Digital infrastructure in the Caribbean Netherlands is improving, but the situation remains challenging
On behalf of the Ministry of Economic Affairs and Climate Policy, Amsterdam Bureau for Economics has mapped the digital infrastructure in the Caribbean Netherlands. Since the 2010 constitutional reforms, the digital infrastructure has improved, but challenges remain. For example, the maximum internet speeds offered to households are lower on each island than in the European Netherlands, although speeds differ greatly per island. Furthermore, the cost of internet for end users are high on Saba and Sint Eustatius, and to a lesser extent Bonaire, compared to the European Netherlands. Although there are varying experiences with the quality of fixed services, many users surveyed on all islands are dissatisfied with the price-quality ratio.
Telecom providers are investing in improving the fixed and mobile networks on all three islands. Providers of fixed services are working on the installation of fiber networks in particular, which offers higher internet speeds than the existing copper and coaxial networks. The backbones of all providers’ networks on all three islands already consist of fiber, but the connections to households are still largely copper or coaxial connections. Bonaire currently has the highest fiber coverage, followed by Sint Eustatius. Households on Saba are not yet connected to the fiber network. Bottlenecks here are the high costs due to the locations and geographies of the islands. Moreover, investments can only be recouped through a relatively small number of customers.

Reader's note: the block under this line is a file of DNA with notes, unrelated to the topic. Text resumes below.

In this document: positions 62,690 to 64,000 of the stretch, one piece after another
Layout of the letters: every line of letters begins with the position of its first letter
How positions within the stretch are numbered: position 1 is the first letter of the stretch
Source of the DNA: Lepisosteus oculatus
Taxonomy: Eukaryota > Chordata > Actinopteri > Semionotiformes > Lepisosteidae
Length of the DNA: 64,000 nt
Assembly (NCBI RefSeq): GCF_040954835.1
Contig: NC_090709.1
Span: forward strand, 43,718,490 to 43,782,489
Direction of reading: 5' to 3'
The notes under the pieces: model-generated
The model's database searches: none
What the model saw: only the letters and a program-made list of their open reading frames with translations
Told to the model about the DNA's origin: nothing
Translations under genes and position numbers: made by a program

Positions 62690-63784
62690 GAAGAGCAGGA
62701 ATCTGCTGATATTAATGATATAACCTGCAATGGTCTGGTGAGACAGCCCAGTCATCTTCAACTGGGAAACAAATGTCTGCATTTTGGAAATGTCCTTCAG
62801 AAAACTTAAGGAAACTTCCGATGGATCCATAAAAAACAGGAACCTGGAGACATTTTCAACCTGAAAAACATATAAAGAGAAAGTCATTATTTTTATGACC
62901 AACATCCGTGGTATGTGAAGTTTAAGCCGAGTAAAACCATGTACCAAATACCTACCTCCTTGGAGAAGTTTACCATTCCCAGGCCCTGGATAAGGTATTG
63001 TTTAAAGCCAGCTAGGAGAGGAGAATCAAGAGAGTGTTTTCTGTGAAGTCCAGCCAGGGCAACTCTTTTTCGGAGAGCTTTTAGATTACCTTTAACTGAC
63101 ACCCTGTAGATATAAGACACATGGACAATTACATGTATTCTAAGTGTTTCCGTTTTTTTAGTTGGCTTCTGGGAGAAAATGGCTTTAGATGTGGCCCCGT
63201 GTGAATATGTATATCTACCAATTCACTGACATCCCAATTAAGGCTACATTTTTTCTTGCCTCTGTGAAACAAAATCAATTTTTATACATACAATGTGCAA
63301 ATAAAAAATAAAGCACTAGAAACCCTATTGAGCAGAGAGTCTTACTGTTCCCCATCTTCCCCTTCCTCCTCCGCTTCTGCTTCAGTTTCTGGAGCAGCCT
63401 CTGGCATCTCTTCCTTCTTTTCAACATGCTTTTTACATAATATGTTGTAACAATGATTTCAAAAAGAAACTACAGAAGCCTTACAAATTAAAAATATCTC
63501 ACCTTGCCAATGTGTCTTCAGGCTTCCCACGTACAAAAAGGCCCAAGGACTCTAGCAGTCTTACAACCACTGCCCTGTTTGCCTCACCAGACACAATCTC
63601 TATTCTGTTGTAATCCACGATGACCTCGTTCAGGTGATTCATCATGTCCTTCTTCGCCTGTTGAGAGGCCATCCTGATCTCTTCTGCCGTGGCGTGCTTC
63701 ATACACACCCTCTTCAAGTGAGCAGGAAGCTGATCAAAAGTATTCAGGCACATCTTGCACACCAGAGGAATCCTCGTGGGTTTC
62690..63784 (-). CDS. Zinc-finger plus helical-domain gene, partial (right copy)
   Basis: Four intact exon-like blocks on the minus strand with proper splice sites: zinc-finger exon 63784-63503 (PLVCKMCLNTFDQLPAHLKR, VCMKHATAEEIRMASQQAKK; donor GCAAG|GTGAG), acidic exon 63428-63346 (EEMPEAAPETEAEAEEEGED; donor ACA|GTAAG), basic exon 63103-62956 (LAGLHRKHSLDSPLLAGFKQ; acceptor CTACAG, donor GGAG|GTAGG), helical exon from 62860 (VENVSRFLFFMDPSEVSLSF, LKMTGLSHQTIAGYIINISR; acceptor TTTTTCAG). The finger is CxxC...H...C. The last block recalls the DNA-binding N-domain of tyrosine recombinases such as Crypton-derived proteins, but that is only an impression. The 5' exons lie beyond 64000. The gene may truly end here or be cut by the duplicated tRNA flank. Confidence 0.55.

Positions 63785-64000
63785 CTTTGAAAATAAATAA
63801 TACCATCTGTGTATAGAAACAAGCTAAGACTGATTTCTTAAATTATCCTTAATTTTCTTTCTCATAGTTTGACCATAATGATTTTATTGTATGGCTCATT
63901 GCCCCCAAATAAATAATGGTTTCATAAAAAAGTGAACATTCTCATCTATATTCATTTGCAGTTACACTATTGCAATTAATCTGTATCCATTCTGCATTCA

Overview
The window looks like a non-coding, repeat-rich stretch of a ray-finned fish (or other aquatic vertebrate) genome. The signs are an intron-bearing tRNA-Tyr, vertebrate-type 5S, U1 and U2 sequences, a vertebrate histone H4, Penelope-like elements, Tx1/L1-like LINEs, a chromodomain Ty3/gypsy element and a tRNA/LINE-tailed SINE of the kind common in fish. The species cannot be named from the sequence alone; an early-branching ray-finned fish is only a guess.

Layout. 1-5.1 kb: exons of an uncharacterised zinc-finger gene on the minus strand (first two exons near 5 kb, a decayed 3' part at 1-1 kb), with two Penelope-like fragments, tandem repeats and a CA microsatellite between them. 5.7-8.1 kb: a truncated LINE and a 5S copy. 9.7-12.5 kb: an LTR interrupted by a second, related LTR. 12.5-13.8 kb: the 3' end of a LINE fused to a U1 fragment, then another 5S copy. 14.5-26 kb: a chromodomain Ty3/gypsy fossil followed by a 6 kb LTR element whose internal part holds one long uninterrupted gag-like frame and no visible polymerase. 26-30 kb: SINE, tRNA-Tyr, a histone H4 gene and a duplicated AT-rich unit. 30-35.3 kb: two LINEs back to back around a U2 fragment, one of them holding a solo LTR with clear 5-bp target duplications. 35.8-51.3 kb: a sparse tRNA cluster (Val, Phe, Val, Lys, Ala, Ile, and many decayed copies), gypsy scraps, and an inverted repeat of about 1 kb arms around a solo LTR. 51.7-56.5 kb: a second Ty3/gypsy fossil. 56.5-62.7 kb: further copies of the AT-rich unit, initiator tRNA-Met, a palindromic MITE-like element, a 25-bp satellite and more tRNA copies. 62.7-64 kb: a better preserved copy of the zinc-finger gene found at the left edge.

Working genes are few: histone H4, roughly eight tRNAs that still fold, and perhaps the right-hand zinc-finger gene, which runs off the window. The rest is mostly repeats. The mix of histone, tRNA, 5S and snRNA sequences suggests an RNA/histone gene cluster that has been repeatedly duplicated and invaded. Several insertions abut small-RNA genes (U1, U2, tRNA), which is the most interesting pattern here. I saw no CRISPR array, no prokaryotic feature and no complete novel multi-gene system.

Investments are also being made in the mobile network. On all three islands there is now at least one provider with a network that uses (among others) 4G. A recent development is that this network is also used to provide households with fixed internet at limited speeds, via so-called fixed wireless access. Satellite connections may play a role in the future.
The report can be read here.